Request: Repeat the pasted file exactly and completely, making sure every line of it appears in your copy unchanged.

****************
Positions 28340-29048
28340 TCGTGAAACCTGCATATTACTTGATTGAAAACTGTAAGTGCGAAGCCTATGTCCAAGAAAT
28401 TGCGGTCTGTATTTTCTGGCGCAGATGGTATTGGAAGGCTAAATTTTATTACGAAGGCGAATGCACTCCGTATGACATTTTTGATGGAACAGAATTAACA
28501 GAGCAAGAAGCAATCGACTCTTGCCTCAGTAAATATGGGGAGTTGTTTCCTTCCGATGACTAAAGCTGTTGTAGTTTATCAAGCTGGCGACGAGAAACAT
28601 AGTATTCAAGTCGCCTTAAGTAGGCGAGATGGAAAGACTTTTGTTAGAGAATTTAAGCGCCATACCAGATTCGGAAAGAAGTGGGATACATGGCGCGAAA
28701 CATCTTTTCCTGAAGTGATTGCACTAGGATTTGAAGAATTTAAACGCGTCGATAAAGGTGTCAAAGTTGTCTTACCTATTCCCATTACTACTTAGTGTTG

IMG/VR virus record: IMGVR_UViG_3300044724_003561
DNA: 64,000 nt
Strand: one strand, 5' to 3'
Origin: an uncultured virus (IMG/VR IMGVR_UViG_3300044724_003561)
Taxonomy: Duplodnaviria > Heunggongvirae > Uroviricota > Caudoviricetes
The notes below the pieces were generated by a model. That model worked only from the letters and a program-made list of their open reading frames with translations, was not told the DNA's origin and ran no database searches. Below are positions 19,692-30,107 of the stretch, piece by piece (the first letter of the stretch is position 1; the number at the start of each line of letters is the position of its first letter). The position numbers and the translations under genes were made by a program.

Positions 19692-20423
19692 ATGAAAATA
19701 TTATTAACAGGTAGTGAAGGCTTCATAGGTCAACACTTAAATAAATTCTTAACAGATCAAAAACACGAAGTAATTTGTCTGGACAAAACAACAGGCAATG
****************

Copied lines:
Positions 28340-29048
28340 TCGTGAAACCTGCATATTACTTGATTGAAAACTGTAAGTGCGAAGCCTATGTCCAAGAAAT
28401 TGCGGTCTGTATTTTCTGGCGCAGATGGTATTGGAAGGCTAAATTTTATTACGAAGGCGAATGCACTCCGTATGACATTTTTGATGGAACAGAATTAACA
28501 GAGCAAGAAGCAATCGACTCTTGCCTCAGTAAATATGGGGAGTTGTTTCCTTCCGATGACTAAAGCTGTTGTAGTTTATCAAGCTGGCGACGAGAAACAT
28601 AGTATTCAAGTCGCCTTAAGTAGGCGAGATGGAAAGACTTTTGTTAGAGAATTTAAGCGCCATACCAGATTCGGAAAGAAGTGGGATACATGGCGCGAAA
28701 CATCTTTTCCTGAAGTGATTGCACTAGGATTTGAAGAATTTAAACGCGTCGATAAAGGTGTCAAAGTTGTCTTACCTATTCCCATTACTACTTAGTGTTG

IMG/VR virus record: IMGVR_UViG_3300044724_003561
DNA: 64,000 nt
Strand: one strand, 5' to 3'
Origin: an uncultured virus (IMG/VR IMGVR_UViG_3300044724_003561)
Taxonomy: Duplodnaviria > Heunggongvirae > Uroviricota > Caudoviricetes
The notes below the pieces were generated by a model. That model worked only from the letters and a program-made list of their open reading frames with translations, was not told the DNA's origin and ran no database searches. Below are positions 19,692-30,107 of the stretch, piece by piece (the first letter of the stretch is position 1; the number at the start of each line of letters is the position of its first letter). The position numbers and the translations under genes were made by a program.

Positions 19692-20423
19692 ATGAAAATA
19701 TTATTAACAGGTAGTGAAGGCTTCATAGGTCAACACTTAAATAAATTCTTAACAGATCAAAAACACGAAGTAATTTGTCTGGACAAAACAACAGGCAATG